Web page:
Belfast Telegraph

Oscar Knox's parents tell of unrelenting grief

Mum in Twitter tribute on second anniversary of youngster's death from rare cancer

By Lisa Smyth

The parents of Oscar Knox have described their ongoing heartache two years after the brave youngster lost his battle with cancer.

Five-year-old Oscar passed away on May 8, 2014, and yesterday his heartbroken mum Leona said she was still overwhelmed by unrelenting grief.

In a touching tribute to her precious son, she wrote on Twitter: "So much love for Oscar today, thank you.

"My heart is still in a million tiny pieces."

Meanwhile, dad Stephen told the Belfast Telegraph: "Whilst we are heartbroken at such a huge loss, we take great comfort from the love and support we still receive - not just at home - but from all over the world.

"Oscar was, and still is, an inspiration to many and we're so proud of all he achieved in his short but incredible life."

The schoolboy from Mallusk, Co Antrim, captured the hearts of people around the world with his incredible spirit as he fought a rare form of cancer.

He was first diagnosed with neuroblastoma in November 2011.

Stephen and Leona set up a Twitter account so they could update friends and family on his condition each time he was in hospital.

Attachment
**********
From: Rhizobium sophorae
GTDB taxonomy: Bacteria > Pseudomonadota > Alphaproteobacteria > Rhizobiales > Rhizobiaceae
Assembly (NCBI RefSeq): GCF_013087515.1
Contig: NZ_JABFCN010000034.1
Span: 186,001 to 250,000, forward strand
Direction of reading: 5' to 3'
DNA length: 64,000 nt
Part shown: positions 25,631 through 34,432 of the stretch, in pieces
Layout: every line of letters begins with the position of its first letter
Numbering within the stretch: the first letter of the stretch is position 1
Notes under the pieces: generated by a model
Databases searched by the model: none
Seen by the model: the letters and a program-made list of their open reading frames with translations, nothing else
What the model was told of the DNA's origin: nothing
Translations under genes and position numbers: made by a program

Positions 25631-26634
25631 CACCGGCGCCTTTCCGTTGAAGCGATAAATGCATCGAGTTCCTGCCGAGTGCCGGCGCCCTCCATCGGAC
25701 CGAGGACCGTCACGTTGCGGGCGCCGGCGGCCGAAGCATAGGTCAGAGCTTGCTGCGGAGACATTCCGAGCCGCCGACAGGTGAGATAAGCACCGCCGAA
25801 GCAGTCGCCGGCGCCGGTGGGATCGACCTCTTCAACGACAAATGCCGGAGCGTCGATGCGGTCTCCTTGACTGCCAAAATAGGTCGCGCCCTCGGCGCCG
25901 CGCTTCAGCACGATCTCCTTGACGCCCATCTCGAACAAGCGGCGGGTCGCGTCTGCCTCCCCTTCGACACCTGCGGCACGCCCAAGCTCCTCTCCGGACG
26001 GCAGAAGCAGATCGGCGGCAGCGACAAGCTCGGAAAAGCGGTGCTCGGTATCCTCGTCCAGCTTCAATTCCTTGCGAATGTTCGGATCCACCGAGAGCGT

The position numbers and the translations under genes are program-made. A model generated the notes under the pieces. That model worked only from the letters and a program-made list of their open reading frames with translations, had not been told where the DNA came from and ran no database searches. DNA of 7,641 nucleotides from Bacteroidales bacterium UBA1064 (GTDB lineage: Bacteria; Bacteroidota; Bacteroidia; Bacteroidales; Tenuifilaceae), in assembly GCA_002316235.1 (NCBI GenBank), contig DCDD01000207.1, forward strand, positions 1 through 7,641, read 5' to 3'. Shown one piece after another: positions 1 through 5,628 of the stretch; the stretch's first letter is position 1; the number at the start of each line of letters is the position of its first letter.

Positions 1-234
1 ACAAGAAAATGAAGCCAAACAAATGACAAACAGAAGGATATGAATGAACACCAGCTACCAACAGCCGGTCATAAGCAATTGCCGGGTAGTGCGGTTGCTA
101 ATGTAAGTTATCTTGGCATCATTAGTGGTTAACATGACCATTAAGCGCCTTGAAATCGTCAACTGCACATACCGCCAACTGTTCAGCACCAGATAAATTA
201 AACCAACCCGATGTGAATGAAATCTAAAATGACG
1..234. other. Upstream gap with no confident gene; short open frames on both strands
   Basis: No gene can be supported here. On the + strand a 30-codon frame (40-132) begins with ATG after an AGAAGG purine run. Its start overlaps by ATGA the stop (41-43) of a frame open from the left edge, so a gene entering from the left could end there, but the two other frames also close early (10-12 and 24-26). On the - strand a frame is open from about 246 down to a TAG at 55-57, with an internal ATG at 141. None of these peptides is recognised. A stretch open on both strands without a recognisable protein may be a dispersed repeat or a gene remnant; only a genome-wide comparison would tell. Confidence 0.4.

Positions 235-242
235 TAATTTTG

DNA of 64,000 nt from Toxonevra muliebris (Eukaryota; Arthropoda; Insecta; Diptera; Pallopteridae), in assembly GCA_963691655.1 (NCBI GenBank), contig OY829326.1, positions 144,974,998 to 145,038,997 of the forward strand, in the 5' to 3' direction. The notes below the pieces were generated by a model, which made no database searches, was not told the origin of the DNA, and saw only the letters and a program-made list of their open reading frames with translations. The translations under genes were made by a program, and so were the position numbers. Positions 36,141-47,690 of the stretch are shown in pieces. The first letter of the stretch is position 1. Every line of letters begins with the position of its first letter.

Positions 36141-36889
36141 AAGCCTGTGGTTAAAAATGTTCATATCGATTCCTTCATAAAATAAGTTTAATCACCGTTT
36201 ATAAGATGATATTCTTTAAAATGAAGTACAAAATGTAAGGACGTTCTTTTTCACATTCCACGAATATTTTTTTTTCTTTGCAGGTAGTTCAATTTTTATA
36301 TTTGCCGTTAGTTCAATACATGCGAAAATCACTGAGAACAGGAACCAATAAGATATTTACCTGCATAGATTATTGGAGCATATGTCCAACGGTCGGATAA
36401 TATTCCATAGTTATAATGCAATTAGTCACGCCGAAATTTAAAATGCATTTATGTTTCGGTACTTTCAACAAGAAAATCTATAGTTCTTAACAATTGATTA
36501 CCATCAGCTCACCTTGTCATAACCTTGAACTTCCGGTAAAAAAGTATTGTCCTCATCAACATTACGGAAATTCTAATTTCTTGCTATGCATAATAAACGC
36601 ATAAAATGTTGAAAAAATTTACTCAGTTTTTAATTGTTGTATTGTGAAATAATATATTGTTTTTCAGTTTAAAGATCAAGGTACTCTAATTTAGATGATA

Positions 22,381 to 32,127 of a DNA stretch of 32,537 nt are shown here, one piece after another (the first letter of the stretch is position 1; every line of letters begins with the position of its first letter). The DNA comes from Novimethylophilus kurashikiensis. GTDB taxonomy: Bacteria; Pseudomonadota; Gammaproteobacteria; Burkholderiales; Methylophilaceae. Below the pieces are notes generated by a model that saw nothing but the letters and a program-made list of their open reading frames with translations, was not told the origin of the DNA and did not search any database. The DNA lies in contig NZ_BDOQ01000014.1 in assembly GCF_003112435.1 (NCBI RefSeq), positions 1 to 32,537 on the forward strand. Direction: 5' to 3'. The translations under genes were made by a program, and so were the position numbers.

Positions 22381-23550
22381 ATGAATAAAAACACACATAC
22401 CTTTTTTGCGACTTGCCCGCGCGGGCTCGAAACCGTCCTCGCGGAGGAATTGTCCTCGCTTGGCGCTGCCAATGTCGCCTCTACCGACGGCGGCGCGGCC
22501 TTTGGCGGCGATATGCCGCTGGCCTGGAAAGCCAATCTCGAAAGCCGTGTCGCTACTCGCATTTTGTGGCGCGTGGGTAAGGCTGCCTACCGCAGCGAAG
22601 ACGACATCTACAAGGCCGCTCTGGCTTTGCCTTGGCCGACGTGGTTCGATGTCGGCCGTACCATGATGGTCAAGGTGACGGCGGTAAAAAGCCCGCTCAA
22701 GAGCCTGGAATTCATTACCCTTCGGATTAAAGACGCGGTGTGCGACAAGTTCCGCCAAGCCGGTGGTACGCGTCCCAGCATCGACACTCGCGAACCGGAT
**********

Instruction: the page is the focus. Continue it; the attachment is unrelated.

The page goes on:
However, it quickly attracted thousands of followers.

They then launched a fundraising drive to help them cover the cost of taking Oscar to America for a cutting-edge treatment not available in Northern Ireland.

After Oscar's first long and tough battle with his childhood cancer, he was given the all-clear in April 2013.

Sadly, the disease returned in August 2013.

Throughout his battle Oscar amassed a list of famous supporters, including boxing legends Barry McGuigan, Tyson Fury and Carl Frampton, and the Celtic football team.

In July 2013 he was invited to join Celtic on the pitch at Parkhead, acting as the club mascot at its Uefa Champions League qualifying match against Cliftonville.

He also memorably wreaked havoc during a visit to the offices of Northern Ireland's First Minister Peter Robinson and Deputy First Minister Martin McGuinness at Stormont.

Just a few weeks before he died, his suffering was so great that he told his parents: "I don't want to be a boy any more."

And then in a later Twitter post, Leona wrote: "In the past four weeks Oscar has suffered more pain than we could have imagined, and more anguish than any five-year-old should ever know."

She said that she and her husband had been "pushed to the limit of what any parent could tolerate in terms of watching their child suffer".

Belfast Telegraph


From Belfast Telegraph